# pH and pOH

Have you ever heard of lactose intolerance? It's estimated that 65% of the world's population suffers from this condition, which makes it hard for them to digest milk products. The disaccharide lactose found in milk is broken down by the enzyme lactase into glucose and galactose. But some people lack this enzyme, so their bodies can't break down the lactose. This causes the lactose to undergo a process called bacterial fermentation, leading to nausea, abdominal cramps, and diarrhea. The activity of lactase is better at pH 6, so changing the pH has a big effect on lactase activity. But what exactly is pH and how does it relate to pOH? Read on to find out!

The main difference between pH and pOH is that pH is a measure of hydrogen ions, while pOH is a measure of hydroxide ions. The pH and pOH of a neutral solution at 25°C are both 7.00. The relation between the hydronium and hydroxide ion concentrations expressed as p-functions is easily derived from the Kw expression. The pKw, or the pH plus the pOH, is 14.00 at 25°C.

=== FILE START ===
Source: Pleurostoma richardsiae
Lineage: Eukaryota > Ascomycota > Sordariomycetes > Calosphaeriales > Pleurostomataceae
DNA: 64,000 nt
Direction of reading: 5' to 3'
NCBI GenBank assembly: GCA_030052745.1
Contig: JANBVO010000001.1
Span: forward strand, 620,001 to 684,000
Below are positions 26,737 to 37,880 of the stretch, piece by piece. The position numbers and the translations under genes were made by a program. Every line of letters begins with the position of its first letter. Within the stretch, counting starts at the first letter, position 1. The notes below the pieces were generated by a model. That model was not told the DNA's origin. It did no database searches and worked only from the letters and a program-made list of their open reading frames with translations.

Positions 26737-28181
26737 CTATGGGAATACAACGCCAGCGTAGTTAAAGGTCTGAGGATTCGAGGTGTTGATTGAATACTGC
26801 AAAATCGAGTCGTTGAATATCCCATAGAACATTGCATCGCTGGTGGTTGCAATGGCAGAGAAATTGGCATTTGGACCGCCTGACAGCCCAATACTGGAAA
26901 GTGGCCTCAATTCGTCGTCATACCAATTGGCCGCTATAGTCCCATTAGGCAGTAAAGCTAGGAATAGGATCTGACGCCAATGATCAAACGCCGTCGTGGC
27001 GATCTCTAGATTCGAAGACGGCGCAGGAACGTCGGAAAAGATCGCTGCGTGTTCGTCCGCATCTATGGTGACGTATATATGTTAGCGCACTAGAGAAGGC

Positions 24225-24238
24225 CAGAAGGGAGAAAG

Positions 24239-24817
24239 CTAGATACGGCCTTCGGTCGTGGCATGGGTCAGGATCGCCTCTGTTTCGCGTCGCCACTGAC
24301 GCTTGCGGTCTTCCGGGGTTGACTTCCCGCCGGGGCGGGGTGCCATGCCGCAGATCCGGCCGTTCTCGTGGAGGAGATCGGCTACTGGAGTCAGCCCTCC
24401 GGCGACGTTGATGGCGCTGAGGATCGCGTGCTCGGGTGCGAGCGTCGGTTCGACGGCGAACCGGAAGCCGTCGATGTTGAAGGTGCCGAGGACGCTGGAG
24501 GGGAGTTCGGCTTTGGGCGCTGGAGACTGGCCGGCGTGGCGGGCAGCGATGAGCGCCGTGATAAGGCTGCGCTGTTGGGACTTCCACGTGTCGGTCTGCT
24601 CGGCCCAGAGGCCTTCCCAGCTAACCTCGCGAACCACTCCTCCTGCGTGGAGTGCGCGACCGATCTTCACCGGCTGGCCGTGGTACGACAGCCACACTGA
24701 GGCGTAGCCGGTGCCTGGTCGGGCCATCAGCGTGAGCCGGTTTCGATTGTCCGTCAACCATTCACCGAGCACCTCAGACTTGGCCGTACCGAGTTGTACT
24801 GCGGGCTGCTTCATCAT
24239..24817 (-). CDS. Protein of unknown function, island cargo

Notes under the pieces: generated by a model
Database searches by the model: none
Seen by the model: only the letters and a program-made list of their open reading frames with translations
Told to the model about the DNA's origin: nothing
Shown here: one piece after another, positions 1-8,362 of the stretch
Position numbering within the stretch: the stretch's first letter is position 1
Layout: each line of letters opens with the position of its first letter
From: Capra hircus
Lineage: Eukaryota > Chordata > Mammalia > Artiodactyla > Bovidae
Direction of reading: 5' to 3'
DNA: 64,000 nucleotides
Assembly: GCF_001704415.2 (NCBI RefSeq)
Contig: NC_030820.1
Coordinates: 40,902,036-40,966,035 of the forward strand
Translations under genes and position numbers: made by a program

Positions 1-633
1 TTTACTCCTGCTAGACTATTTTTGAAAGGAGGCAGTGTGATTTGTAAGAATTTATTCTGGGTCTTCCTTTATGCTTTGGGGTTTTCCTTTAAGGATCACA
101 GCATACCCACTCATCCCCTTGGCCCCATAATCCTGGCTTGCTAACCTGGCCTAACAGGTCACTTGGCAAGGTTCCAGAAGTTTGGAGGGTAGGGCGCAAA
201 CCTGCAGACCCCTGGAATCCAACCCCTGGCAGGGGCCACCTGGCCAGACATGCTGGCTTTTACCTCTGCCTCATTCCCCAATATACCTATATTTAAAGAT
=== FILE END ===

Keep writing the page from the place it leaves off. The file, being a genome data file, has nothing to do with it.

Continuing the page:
The pH scale is used to measure the acidity or basicity of a solution. The higher the pH value, the more basic the solution and the lower the concentration of hydrogen ions. The pOH scale is used to measure the acidity or basicity of a solution in terms of hydroxide ions. The pH and pOH of a strong acid or base can be calculated by subtracting or adding the corresponding pKa or pKb value to the pH or pOH of the solution.

## Difference between pH and pOH

Let's start with the basics - what are acids and bases? There are different ways to define them, but we'll stick to the most common ones. Acids are substances that release hydrogen ions (H+) in water. Bases, on the other hand, are substances that release hydroxide ions (OH-) in water.